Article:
research did find that greater racial and ethnic diversity in an area was correlated with a higher
average number of ER visits and hospitalizations among patients who use telehealth and those
who do not use it, indicating a need for greater efforts to diminish health inequities in the state.
Connecticut's Black population has a higher mortality rate than its white population, reports
WSHU. The report found that Black infants are three times more likely to die than white infants
in the state. Furthermore, between 2017 and 2022, Black residents were much more likely to die
from preventable illnesses like COVID-19, kidney disease, and heart disease. The report
suggests that discrimination in health care settings, poor housing, financial and food insecurity,
and other upstream factors contribute to higher mortality rates among Black residents.
Connecticut’s Governor signed legislation designed to address the rising costs of health care in the state, reports the State Department of Public Health. The law (HB 6669) includes a drug discount card program for all residents, stricter oversight of prescription drug marketing, updated annual drug reporting requirement thresholds to ensure enhanced scrutiny of costs, expanded prohibitions on facility fees, increased competition in health care markets, and improved Certificate of Need protocols. Additionally, the legislation mandates various studies on affordability-related topics be conducted in the upcoming years.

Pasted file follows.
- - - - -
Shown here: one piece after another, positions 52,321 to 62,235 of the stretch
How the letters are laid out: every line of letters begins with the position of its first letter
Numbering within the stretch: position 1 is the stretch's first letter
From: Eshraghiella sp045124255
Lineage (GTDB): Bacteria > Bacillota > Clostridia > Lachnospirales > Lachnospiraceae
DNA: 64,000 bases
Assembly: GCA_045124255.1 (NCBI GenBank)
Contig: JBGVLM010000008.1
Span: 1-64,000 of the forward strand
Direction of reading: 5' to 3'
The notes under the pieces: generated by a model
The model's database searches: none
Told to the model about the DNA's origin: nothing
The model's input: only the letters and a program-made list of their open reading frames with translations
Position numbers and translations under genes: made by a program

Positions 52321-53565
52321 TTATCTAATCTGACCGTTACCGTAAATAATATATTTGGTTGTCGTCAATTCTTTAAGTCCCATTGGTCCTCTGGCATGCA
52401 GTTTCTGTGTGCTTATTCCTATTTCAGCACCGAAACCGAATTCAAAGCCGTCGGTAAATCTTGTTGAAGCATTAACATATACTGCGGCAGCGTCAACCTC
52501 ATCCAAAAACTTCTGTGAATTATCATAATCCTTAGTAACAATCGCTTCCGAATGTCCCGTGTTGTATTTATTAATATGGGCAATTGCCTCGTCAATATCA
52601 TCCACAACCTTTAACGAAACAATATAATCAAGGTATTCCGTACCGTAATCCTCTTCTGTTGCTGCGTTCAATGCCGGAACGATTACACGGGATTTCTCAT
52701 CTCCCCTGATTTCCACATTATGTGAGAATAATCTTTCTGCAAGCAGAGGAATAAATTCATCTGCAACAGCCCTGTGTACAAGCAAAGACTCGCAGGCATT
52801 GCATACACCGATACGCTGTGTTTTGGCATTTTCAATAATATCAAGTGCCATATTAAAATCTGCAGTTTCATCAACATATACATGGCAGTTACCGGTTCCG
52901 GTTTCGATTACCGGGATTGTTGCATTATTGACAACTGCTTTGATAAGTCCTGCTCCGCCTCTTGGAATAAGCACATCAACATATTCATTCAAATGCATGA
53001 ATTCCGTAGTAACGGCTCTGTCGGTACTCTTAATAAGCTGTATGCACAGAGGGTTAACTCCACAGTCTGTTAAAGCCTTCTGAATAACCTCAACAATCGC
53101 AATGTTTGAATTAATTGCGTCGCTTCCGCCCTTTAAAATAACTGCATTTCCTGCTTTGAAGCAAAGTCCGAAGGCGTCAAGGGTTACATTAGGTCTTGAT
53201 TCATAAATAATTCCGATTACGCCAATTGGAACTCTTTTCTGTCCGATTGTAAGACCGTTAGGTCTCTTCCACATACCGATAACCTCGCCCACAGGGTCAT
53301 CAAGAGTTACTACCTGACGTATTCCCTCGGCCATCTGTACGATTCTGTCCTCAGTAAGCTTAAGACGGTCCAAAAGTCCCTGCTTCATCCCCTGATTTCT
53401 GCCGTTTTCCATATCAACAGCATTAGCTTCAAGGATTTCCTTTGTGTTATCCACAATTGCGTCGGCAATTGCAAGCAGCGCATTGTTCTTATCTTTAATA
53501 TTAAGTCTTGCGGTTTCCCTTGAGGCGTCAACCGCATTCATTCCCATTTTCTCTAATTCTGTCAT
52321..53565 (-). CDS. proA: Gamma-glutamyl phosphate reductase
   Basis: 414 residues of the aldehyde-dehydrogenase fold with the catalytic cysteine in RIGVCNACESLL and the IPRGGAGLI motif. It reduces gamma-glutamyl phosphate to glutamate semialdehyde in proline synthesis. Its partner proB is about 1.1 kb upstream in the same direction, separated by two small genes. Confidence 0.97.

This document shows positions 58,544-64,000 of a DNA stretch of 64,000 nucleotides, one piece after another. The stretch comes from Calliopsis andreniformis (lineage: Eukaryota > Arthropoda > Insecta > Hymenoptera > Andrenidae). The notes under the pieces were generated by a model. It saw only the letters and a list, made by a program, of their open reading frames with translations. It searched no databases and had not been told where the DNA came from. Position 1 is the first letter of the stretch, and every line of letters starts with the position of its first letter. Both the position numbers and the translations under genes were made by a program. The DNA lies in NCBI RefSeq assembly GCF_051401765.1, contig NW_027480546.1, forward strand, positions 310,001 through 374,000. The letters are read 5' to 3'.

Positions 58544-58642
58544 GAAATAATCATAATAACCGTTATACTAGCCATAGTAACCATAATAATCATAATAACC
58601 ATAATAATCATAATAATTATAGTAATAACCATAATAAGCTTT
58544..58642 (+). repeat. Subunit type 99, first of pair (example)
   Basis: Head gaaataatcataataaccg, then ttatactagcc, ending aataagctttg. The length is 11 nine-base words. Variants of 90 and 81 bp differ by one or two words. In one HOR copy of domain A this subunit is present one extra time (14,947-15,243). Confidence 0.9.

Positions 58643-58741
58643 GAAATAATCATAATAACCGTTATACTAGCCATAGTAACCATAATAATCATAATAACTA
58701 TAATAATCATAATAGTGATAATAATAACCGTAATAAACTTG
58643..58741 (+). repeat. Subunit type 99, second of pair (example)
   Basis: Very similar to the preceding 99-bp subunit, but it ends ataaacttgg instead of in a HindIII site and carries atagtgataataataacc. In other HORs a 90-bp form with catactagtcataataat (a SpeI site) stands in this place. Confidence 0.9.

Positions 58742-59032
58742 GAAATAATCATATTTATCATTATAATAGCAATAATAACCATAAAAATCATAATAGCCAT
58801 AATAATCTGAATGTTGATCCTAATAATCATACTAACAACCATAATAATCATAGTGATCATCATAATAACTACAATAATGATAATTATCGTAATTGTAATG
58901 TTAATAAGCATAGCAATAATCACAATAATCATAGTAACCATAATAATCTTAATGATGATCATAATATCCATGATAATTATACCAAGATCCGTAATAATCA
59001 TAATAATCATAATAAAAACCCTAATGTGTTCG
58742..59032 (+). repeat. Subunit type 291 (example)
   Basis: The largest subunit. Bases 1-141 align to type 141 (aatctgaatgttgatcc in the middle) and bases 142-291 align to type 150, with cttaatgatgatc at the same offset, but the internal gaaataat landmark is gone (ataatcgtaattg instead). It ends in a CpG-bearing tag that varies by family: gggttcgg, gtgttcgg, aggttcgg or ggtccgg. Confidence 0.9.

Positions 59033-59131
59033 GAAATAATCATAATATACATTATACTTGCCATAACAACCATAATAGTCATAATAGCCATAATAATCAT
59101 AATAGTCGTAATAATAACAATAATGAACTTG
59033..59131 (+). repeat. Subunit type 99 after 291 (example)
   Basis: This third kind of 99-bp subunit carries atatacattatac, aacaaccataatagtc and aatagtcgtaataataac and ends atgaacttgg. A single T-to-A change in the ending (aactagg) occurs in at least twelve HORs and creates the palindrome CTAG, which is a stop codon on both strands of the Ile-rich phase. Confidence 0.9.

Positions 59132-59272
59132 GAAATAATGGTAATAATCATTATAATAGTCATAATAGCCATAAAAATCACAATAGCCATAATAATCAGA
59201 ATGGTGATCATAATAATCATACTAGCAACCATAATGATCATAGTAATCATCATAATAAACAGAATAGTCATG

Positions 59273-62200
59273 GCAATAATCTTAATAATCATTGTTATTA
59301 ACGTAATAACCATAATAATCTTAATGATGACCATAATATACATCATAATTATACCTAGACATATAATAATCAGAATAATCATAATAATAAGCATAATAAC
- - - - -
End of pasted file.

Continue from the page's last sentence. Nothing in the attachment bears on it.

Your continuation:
Connecticut’s budget includes provisions to eliminate medical debt for Connecticut families, reports the CT Insider. The plan involves collaborating with nonprofit organizations that negotiate with hospitals to purchase medical debt at significant discounts and subsequently cancel it. The budget allocates $6.5 million, which legislators believe can erase hundreds of millions of dollars in medical debt.
Connecticut and Pennsylvania have developed value-based payment models for Medicaid providers that are focused on maternity care, according to the NASHP. Connecticut uses a voluntary pay-for-performance model where providers are eligible for bonus payments if certain quality metrics are met, including receipt of a comprehensive postpartum visit, self-measured blood pressure, and low-dose aspiring for certain patients. Pennsylvania uses a bundled payment where providers receive bonus payments determined by quality metrics, such as postpartum depression screenings and follow-up, substance use disorder treatment, and well-child visits, as well as decreased cost of care. To address racial disparities in maternal mortality, providers that meet these metrics for Black patients in Medicaid can receive additional incentives.
Connecticut has implemented significant changes to its Medicaid program, reports the Connecticut Mirror. During the most recent legislative session, the state: expanded Medicaid coverage eligibility to undocumented children fifteen years of age and younger; increased the income limit to qualify for HUSKY part C for the elderly, blind, and disabled to 105% of FPL; and will require the Department of Social Services to design and implement Medicaid reimbursement policies to compensate community health workers.
Health care spending in Connecticut has eclipsed economic growth in recent years, according to Connecticut Public Radio. Spending increased 6 percent between 2020 and 2021, which exceeded the state benchmark target of 3.4 percent, and was driven primarily by increases in commercial health insurance spending.
Connecticut is expanding affordable access to health coverage for personal care attendants (PCAs), according to the Office of Governor Greg Lamont. PCAs provide vital care for individuals with disabilities and chronic illnesses, but many do not have access to affordable health insurance. Under the agreement between the state government, advocates for individuals with disabilities, and health insurance providers,